Archive for Sunday, March 25, 2001

Macedonia civil war becomes airborne

March 25, 2001

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— Army helicopters swooped over a mountain within sight of this city and fired several rockets at suspected guerrilla hideouts Saturday in the first air assault of Macedonia's month-old ethnic conflict.

The government wasted little time deploying the two MI-24 attack helicopters after acquiring them Friday from Ukraine. The late-afternoon strike came a few hours after ethnic Albanian rebels on the mountain sent two mortar rounds slamming into a Slavic neighborhood near a police checkpoint, wounding four civilians.

A U.S. helicopter brings supplies Saturday as American soldiers
stand guard at the border between Kosovo and Macedonia. U.S. forces
are patrolling the area, trying to prevent any weapons smuggling by
ethnic Albanian rebels into neighboring Macedonia.

A U.S. helicopter brings supplies Saturday as American soldiers stand guard at the border between Kosovo and Macedonia. U.S. forces are patrolling the area, trying to prevent any weapons smuggling by ethnic Albanian rebels into neighboring Macedonia.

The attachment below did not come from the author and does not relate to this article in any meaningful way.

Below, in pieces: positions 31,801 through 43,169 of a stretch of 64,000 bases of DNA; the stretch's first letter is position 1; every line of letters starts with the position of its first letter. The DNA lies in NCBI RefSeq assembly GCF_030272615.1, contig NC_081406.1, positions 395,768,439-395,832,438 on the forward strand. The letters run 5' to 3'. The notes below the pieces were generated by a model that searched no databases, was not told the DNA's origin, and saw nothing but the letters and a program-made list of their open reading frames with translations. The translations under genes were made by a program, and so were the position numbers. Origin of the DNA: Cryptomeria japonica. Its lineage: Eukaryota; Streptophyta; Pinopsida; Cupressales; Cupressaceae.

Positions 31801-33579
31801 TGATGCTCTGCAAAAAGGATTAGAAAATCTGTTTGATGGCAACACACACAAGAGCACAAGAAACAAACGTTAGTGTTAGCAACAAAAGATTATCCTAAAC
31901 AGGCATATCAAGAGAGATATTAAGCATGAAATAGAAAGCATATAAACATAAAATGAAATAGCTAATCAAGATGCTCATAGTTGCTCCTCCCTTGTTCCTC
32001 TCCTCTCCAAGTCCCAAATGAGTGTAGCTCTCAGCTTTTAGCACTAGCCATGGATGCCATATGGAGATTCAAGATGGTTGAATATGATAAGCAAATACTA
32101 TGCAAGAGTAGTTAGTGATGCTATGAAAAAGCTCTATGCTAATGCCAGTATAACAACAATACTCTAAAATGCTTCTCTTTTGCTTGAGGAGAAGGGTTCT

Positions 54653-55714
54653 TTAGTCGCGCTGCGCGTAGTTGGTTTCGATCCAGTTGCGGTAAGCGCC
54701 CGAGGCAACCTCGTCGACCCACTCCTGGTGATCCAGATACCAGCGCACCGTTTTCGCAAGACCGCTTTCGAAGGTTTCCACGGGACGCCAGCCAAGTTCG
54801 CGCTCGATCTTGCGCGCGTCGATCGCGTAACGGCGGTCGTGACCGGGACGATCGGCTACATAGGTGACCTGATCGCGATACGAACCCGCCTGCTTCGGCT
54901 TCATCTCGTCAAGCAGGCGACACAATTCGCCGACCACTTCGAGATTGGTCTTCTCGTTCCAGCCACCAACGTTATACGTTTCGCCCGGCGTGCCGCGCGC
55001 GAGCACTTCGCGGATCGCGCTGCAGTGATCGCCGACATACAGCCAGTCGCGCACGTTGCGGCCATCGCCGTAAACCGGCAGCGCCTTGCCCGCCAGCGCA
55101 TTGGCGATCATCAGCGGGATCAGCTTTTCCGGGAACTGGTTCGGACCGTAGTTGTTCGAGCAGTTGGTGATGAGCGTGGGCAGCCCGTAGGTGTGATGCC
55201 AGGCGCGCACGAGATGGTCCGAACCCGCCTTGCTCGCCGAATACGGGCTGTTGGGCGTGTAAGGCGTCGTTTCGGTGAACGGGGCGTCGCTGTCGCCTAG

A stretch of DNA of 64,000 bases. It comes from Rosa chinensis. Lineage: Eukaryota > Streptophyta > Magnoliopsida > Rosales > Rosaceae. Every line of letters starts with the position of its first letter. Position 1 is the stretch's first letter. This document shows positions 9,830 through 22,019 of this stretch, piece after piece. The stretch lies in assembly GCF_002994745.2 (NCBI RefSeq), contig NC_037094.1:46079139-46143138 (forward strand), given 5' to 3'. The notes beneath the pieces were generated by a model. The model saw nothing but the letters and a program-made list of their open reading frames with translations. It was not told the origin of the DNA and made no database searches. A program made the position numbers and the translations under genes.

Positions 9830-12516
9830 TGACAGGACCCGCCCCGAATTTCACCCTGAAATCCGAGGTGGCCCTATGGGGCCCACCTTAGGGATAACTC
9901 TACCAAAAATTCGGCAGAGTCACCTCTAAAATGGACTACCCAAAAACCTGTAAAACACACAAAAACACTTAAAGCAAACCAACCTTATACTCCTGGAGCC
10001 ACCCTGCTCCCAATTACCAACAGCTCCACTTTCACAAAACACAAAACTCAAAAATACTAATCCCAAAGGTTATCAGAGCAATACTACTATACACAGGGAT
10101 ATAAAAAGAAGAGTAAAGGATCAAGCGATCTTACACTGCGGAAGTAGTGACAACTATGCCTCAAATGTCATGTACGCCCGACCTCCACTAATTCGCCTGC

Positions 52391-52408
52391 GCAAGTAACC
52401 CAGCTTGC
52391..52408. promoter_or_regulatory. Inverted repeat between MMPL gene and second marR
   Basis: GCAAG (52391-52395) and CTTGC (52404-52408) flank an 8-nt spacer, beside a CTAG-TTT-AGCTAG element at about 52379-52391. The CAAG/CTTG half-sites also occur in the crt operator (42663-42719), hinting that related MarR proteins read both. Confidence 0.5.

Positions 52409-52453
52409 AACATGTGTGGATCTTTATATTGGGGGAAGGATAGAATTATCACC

Macedonia's army and police, ill-prepared for ground combat against the mountain-based insurgency, have been fighting back mainly with long-range artillery. The government's introduction of air power raised the stakes in a conflict that holds the risk of heavy civilian casualties on both sides.

The lightning helicopter attack sent up plumes of dirt and smoke over a slope of Mount Sar Planina, which looms above Macedonia's second-largest city. There was no word of any casualties.

So far, the intensity of fighting, revolving mostly around Tetovo, has been low. Macedonia's Slav-led government has held back a threatened offensive against the rebel National Liberation Army, which says it is fighting for equal rights of the ethnic Albanians who make up nearly a quarter of Macedonia's 2 million people.

President Bush on Friday and U.N. Secretary-General Kofi Annan on Saturday joined a chorus of international appeals to the government here to act with restraint against the guerrillas said to number a few thousand and to work with elected ethnic Albanian political leaders to address legitimate grievances.

The Macedonian leadership, which brands the rebels as separatists and terrorists, gave the world leaders a testy reply Saturday. "We thank them for their recommendation," said government spokesman Antonio Milosovski, "but Macedonia is a sovereign state, so any decision to use any kind of force against terrorists is only ours."

Prime Minister Ljubco Georgievski told reporters late Friday that a political decision had been made to strike the rebels hard.

"Now it is up to the military to judge when conditions are right for a successful operation," he said. "It could be one hour or one day or one week. It is completely up to the military."

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